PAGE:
Dell XPS 13 Kaby Lake Review: The Dell XPS 13 grew to become our top overall laptop by providing a 13-inch screen in a more compact package than its opponents, together with a winning combo of design, consolation, performance and battery life. Since its introduction, everyone has been making an attempt to catch this ultraportable. However, nobody has been in a position to knock off the champ. Now, Dell has raised the bar even higher with an update to its Dell XPS 13 (beginning at $799; $1,099 as examined) that provides the latest 7th-generation Intel Core CPUs (Kaby Lake), even more, battery life, and stronger Wi-Fi performance.
Dell XPS 13 Kaby Lake Review – Specifications
|Processor||Intel Core i5-7200U clocked at 3.1-GHz|
|Storage||256 GB SSD|
|Display||13.3-inch Full-HD (1920 x 1080)/ 13-3-inch Quad-HD (3200 x 1880)|
|Operating System||Windows 10 Home|
|Graphics||Intel HD Graphics 620|
|Dimensions||12.80 x 8.94 x 0.67 inches/ 2.7 pounds (non-touch variant) and 2.9 pounds (touch-variant)|
Dell XPS 13 Kaby Lake Review – Design
The XPS 13’s most striking feature is its Infinity display, which has nearly no bezel around the screen. That is what allows Dell to cram a 13-inch screen into a chassis you’d sometimes discover on an 11-inch notebook. It also makes it seem like the screen is floating above the bottom of the system, allowing you to focus more on your content material.
The remainder of the laptop is just as enticing as before, even when it’s not as thin as some opponents. The top and bottom are fabricated from machined aluminum, which supplies the body a sturdy and rigid feel. The deck on the inside is even better. It makes use of a comfy, soft-touch, carbon-fiber materials with a subtle-but-cool checkered pattern, which makes typing an actual pleasure.
Not like skinnier ultraportables, the XPS 13 packs all of the ports you want. You will discover two USB 3.0 ports and an SD card reader, in addition to a headphone jack and USB Type-C port with Thunderbolt 3 support. Which means you’ll be able to connect the XPS 13 to two 4K displays at once. You may also charge the XPS 13 over USB Type-C, although it comes with a proprietary AC adapter.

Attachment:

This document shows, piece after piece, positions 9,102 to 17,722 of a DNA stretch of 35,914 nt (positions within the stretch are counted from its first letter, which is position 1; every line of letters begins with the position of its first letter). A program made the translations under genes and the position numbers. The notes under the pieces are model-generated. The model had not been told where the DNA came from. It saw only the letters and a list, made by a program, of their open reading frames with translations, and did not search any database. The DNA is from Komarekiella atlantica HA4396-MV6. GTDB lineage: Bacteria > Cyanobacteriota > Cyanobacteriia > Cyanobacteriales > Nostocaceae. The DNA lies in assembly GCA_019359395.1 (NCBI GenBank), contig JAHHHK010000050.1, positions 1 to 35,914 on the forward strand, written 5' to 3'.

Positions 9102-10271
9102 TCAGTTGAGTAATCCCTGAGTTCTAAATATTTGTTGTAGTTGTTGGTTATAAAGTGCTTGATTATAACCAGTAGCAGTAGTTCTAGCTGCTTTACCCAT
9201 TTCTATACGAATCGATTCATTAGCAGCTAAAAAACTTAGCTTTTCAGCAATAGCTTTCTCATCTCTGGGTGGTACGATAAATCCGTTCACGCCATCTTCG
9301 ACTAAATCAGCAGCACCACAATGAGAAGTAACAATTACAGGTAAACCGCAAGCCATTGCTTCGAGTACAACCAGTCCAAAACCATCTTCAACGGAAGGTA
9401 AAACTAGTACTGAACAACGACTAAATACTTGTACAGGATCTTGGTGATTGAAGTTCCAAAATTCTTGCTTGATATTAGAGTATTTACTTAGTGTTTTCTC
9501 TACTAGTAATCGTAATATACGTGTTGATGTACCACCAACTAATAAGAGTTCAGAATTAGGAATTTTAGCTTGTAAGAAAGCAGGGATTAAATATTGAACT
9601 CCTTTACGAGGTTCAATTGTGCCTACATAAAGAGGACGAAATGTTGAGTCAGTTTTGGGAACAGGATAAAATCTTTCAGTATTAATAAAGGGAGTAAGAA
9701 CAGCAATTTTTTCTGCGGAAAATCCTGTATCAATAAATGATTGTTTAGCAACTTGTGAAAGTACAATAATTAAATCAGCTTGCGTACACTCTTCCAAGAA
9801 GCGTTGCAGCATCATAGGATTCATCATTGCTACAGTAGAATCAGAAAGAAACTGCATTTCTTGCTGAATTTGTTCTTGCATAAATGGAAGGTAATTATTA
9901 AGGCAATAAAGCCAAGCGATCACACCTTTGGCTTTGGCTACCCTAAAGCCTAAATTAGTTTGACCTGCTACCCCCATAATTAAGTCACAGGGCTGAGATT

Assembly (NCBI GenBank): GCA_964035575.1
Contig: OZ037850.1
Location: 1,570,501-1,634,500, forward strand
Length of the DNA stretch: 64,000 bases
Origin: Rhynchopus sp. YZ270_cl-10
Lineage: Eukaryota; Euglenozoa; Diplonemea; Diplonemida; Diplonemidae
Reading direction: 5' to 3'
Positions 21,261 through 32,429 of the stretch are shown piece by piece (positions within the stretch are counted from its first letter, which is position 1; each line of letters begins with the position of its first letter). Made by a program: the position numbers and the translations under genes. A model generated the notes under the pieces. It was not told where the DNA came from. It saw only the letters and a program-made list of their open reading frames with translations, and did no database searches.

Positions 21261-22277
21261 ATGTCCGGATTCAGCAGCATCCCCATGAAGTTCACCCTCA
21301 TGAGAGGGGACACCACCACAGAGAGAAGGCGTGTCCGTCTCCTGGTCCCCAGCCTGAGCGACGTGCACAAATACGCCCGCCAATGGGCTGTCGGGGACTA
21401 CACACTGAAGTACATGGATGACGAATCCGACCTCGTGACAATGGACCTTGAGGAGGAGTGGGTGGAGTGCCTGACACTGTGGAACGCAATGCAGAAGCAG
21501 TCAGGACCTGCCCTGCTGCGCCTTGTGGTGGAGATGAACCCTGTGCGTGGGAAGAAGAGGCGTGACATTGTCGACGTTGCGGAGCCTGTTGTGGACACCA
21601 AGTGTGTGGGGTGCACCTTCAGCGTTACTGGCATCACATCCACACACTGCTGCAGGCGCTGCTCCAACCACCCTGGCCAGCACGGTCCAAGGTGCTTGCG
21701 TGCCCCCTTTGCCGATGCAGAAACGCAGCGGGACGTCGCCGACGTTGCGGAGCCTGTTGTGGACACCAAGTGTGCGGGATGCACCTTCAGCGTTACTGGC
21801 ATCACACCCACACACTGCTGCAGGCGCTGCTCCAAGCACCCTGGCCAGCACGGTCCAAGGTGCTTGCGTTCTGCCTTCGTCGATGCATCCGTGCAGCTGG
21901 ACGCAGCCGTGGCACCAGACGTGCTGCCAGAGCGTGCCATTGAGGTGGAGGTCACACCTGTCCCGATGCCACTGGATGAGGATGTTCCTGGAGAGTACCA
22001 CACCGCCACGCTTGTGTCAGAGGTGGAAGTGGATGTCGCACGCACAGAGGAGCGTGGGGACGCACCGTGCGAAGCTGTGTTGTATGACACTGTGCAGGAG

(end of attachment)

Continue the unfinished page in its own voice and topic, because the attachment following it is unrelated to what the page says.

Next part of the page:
Weighing 2.7 pounds for the nontouch model and 2.9 pounds for the touch-screen version, the Dell XPS 13 is lighter than the 3-pound MacBook Air but not as featherweight as the HP Spectre (2.45 pounds) or the 12-inch MacBook (2 pounds). At 0.33 to 0.6 inches, the XPS 13 is also a bit thicker than the Spectre (0.41 inches) and the MacBook (0.5 inches). But you also get more ports on the XPS 13.back to menu ↑
Dell XPS 13 Kaby Lake Review – Keyboard and Touchpad
The typing expertise on the XPS 13 continues to be pretty comfy. The 1.2 mm of travel is a little less than the HP Spectre’s 1.3 mm. However, it provided springy feedback. I reached 71 phrases per minute on the 10fastfingers.com typing take a look at, which is a bit under the 78 wpm I reached on the flatter MacBook keyboard.
Dell’s roomy Precision touchpad lived as much as its identity, providing easy and exact scrolling. I had no issues executing varied gestures, like swiping with three fingers to modify apps and tapping with three fingers to launch Cortana.back to menu ↑
Dell XPS 13 Kaby Lake Review – Display
You’ve got two display options on the Dell XPS 13, and each of them is fairly nice. There’s a full-HD, non-touch-screen mannequin with a decision of 1920 x 1080 and a matte end. Or, if you wish to spend $1,599, there’s a quad-HD touch-screen mannequin with a higher decision of 3200 x 1800 pixels. This shiny panel also affords richer colors, although it’s more reflective.
The only concern with the high-res monitor is that it has a little bit of glare, so its viewing angles wash out at narrower factors than the non-touch model. The XPS 13’s not touch panel isn’t the brightest because it reached 302 nits on our testing (the 3200 x 1800 contact display reached 305 nits).
The non-touch screen produces a robust 93.6 % of the sRGB color gamut, and the QHD touch model covers 105.7 % (100 % or above is nice). The non-touch screen is very accurate with its Delta-E score of 0.8 (0 is best). However, the QHD model is less precise more vibrant, with a rating of 4.back to menu ↑
Dell XPS 13 Kaby Lake Review – Graphics and Audio
I was pleasantly stunned to see the XPS 13’s Intel HD Graphics 620 card deal with the Dirt 3 driving game. With an Xbox controller connected to the laptop, I loved fairly respectable framerates of just over 28 fps on 1920 x 1080 at medium settings. The XPS 13 also turned in an improved rating on 3DMark Fire Strike, notching 916 (927 on Core i7). The Yoga 910 had a comparable rating of 915. However, the HP Spectre (801) fared worse, with an older Intel 520 graphics card.